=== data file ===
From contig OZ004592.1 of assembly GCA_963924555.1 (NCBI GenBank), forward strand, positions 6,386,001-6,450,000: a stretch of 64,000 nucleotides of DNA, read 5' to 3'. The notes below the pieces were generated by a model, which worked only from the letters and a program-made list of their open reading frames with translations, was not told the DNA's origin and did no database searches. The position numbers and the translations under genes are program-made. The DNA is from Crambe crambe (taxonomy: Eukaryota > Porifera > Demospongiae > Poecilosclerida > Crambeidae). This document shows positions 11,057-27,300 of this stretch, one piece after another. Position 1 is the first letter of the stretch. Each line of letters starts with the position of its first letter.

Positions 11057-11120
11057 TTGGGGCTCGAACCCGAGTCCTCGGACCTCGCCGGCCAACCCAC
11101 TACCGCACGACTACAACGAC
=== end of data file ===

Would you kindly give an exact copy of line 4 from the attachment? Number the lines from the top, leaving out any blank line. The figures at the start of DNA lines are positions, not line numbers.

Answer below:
11101 TACCGCACGACTACAACGAC